{Butterfly ray}, a short-tailed American sting ray ({Pteroplatea Maclura}), having very broad pectoral fins.


     {Devil ray}. See {Sea Devil}.

     {Eagle ray}, any large ray of the family {Myliobatidae}, or {Aetobatidae}. The common European species ({Myliobatis aquila}) is called also {whip ray}, and {miller}.

     {Electric ray}, or {Cramp ray}, a torpedo.

     {Starry ray}, a common European skate ({Raia radiata}).

     {Sting ray}, any one of numerous species of rays of the family {Trygonidae} having one or more large, sharp, barbed dorsal spines on the whiplike tail. Called also {stingaree}. [1913 Webster]

The Collaborative International Dictionary of English v.0.48 [gcide]

Ray \Ray\, v. t. [imp. & p. p. {Rayed} (r[=a]d); p. pr. & vb. n. {Raying}.] [Cf. OF. raier, raiier, rayer, L. radiare to irradiate. See {Ray}, n., and cf. {Radiate}.]
     1. To mark with long lines; to streak. [Obs.] --Chaucer. [1913 Webster]

     2. [From {Ray}, n.] To send forth or shoot out; to cause to shine out; as, to ray smiles. [R.] --Thomson. [1913 Webster]

The Collaborative International Dictionary of English v.0.48 [gcide]

90 Moby Thesaurus words for "ray":
     Reptilia, X ray, actinic ray, actinism, amplitude, antinode, atom, atomic beam, atomic ray, beam, beam of light, crest, de Broglie wave, diffraction, diffuse, diffusion, disperse, dispersion, drop, electromagnetic radiation, electromagnetic wave, emanate, emanation, frequency, frequency band, frequency spectrum, gamma ray, gleam, guided wave, in phase, infrared ray, interference, invisible radiation, jot, leam, light, longitudinal wave, lota, mechanical wave, minim, molecule, moonbeam, node, out of phase, patch, pencil, period, periodic wave, photon, radiance, radiate, radiation, radio wave, radiorays, radius, ray of light, reinforcement, resonance, resonance frequency, ribbon, ribbon of light, scatter, scattering, scrap, seismic wave, shaft, shock wave, shoot, shred, smidgen, solar rays, sound wave, spoke, spread, streak, stream, stream of light, streamer, sunbeam, surface wave, tidal wave, transverse wave, trough, ultraviolet ray, violet ray, wave, wave equation, wave motion, wave number, wavelength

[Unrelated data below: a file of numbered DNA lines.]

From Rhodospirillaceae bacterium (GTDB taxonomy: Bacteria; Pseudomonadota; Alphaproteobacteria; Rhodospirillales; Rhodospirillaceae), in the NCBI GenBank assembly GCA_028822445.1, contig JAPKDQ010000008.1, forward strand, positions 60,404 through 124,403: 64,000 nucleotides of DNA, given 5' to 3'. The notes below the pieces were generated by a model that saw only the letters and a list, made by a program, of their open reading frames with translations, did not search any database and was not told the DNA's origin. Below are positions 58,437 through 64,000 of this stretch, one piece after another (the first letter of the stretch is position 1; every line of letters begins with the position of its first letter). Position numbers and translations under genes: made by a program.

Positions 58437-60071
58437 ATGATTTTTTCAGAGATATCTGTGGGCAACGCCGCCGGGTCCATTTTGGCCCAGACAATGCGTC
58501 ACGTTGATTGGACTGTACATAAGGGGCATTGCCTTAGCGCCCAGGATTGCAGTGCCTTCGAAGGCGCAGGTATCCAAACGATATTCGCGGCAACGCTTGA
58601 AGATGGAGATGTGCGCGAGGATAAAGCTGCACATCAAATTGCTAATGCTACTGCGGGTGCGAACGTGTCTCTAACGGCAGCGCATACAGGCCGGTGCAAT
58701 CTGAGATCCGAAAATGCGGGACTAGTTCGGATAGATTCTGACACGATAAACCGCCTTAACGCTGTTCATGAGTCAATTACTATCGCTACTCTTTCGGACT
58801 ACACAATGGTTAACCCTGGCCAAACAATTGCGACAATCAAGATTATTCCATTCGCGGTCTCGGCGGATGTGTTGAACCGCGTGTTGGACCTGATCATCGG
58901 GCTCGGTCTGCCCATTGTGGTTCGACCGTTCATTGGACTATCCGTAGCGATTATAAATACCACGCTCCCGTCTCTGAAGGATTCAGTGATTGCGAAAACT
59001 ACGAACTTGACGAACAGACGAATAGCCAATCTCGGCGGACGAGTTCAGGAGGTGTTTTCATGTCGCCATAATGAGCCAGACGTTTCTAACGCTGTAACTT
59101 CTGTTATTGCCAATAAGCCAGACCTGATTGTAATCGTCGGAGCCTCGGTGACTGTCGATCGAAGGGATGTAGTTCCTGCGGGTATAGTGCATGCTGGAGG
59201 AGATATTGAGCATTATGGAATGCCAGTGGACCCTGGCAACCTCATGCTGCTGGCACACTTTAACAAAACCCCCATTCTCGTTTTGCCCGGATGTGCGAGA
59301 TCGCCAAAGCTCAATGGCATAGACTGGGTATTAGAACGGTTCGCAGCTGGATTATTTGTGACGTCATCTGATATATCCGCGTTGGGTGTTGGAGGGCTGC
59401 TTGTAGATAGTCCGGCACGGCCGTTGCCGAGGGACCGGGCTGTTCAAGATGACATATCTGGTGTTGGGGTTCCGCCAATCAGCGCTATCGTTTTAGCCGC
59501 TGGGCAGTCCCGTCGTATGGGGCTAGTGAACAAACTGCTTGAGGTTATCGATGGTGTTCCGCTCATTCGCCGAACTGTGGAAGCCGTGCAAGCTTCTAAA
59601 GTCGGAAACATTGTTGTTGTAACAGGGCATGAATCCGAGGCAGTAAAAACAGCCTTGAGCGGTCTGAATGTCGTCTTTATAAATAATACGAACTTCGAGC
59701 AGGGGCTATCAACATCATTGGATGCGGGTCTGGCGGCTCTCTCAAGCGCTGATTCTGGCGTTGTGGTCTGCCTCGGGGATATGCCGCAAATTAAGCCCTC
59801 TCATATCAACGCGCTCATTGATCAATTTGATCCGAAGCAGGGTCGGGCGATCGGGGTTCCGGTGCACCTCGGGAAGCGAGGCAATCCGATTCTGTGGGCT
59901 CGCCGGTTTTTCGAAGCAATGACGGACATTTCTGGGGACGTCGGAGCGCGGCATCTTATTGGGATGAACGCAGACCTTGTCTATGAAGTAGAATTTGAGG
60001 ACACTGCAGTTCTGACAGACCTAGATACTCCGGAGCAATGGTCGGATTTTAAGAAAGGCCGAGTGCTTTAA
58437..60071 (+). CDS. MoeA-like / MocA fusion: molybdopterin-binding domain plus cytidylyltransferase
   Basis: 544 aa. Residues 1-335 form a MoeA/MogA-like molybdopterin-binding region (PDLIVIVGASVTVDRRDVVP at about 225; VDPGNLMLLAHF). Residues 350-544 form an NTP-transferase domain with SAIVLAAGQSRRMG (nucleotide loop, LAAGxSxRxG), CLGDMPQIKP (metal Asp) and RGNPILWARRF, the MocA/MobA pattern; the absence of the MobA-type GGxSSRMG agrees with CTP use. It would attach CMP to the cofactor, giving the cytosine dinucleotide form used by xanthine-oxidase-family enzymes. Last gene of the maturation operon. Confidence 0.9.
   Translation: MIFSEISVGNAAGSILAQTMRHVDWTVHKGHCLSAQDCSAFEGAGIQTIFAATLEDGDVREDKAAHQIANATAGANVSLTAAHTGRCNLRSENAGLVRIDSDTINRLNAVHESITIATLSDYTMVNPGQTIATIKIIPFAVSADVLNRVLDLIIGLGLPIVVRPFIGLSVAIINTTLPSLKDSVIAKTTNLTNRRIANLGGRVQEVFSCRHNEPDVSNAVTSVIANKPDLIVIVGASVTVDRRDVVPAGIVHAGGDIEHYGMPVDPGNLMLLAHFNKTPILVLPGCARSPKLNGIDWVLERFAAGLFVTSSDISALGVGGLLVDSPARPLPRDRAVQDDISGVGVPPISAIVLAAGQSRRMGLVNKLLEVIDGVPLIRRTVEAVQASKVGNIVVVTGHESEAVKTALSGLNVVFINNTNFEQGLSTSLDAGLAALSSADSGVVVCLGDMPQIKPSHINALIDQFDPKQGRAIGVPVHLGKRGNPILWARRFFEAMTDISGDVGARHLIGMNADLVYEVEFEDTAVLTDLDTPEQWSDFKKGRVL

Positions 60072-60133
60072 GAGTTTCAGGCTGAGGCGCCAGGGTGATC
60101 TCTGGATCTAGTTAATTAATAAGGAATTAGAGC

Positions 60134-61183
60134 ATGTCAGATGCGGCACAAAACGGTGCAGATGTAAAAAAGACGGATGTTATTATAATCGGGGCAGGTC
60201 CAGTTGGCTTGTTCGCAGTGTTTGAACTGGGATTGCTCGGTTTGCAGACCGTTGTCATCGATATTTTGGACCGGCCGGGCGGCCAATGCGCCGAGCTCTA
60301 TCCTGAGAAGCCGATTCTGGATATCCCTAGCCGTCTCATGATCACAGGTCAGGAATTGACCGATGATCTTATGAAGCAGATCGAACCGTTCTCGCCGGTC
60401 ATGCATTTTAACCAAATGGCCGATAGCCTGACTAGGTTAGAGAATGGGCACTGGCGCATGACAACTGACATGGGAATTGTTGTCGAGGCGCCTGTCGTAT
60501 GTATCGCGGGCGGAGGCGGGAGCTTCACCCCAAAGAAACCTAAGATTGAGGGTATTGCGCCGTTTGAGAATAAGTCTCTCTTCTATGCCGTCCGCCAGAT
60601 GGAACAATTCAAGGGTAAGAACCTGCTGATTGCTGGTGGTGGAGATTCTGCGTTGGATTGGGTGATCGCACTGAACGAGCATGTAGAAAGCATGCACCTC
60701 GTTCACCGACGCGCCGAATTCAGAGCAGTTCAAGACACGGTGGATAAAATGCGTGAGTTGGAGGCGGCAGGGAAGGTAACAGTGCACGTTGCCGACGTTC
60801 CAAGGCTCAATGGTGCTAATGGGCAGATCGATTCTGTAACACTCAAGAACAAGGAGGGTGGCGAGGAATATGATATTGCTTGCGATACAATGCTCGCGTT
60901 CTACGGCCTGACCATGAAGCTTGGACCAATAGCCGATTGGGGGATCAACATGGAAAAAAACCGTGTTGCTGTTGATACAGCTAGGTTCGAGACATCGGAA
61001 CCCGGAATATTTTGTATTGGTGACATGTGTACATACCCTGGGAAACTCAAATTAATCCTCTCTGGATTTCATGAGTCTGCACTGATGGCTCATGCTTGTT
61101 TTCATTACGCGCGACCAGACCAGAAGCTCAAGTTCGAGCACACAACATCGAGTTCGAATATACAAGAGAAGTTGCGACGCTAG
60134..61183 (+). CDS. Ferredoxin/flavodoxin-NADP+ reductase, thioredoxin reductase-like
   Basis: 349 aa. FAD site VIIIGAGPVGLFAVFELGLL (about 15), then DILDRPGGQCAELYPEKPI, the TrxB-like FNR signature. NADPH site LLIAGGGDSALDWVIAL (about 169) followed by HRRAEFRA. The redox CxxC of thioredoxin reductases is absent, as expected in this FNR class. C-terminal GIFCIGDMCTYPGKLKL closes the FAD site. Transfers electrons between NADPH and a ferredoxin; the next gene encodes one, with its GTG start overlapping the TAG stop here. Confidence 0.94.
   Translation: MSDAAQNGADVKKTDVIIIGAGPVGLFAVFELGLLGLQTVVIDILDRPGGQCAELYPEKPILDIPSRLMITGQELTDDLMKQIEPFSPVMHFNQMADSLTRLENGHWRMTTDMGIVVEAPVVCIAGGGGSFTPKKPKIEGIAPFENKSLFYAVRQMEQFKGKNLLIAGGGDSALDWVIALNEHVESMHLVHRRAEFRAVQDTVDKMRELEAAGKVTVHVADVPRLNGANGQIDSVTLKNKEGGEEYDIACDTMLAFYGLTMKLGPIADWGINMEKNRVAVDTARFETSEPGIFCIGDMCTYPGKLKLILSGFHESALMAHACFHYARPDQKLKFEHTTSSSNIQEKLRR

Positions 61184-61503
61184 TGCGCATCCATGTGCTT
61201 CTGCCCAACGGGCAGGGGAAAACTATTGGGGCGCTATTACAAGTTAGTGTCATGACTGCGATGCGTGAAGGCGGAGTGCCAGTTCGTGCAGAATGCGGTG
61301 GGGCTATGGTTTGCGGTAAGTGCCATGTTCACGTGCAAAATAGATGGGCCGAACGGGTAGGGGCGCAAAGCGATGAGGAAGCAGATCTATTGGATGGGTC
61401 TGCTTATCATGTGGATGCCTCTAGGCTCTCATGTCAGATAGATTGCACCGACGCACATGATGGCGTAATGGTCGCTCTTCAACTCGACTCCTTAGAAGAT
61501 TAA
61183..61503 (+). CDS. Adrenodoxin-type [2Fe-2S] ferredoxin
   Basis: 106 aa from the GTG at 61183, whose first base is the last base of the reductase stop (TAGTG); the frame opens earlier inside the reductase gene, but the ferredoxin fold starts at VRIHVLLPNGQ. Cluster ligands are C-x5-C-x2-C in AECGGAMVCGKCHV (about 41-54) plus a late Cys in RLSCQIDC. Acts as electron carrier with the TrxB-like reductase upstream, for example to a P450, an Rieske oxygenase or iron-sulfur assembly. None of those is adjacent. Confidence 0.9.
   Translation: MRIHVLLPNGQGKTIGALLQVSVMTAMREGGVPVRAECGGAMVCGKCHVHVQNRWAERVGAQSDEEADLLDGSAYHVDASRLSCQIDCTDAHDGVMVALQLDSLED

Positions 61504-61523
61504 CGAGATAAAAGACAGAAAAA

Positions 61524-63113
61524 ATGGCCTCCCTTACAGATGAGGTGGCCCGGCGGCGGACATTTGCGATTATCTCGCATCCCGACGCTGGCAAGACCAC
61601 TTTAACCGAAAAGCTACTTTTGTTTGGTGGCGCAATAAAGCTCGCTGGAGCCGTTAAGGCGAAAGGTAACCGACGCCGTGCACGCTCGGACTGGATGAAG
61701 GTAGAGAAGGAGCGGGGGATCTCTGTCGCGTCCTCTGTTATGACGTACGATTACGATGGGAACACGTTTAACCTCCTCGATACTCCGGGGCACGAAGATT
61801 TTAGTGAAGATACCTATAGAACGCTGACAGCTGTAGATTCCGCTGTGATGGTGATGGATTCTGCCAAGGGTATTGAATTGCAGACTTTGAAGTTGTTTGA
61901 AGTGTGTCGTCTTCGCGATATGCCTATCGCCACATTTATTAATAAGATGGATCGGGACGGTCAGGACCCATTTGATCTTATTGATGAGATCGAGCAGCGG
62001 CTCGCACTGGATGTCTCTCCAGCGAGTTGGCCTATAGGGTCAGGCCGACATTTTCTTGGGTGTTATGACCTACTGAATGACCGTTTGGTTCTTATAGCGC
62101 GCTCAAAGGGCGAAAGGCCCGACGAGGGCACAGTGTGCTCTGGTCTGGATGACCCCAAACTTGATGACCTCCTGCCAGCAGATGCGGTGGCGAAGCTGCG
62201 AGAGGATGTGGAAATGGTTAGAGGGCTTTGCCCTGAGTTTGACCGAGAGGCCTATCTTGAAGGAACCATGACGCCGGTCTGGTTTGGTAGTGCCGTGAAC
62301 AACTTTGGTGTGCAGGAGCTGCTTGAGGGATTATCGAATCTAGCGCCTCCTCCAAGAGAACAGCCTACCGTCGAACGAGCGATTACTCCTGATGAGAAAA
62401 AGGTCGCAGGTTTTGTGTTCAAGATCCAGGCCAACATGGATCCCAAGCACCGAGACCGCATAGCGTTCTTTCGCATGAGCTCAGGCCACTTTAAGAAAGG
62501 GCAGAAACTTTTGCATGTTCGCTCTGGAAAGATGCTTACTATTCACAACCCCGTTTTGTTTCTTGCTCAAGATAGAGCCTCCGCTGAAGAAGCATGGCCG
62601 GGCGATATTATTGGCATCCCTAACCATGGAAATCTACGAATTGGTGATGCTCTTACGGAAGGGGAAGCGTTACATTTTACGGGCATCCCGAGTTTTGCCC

Moby Thesaurus II by Grady Ward, 1.0 [moby-thesaurus]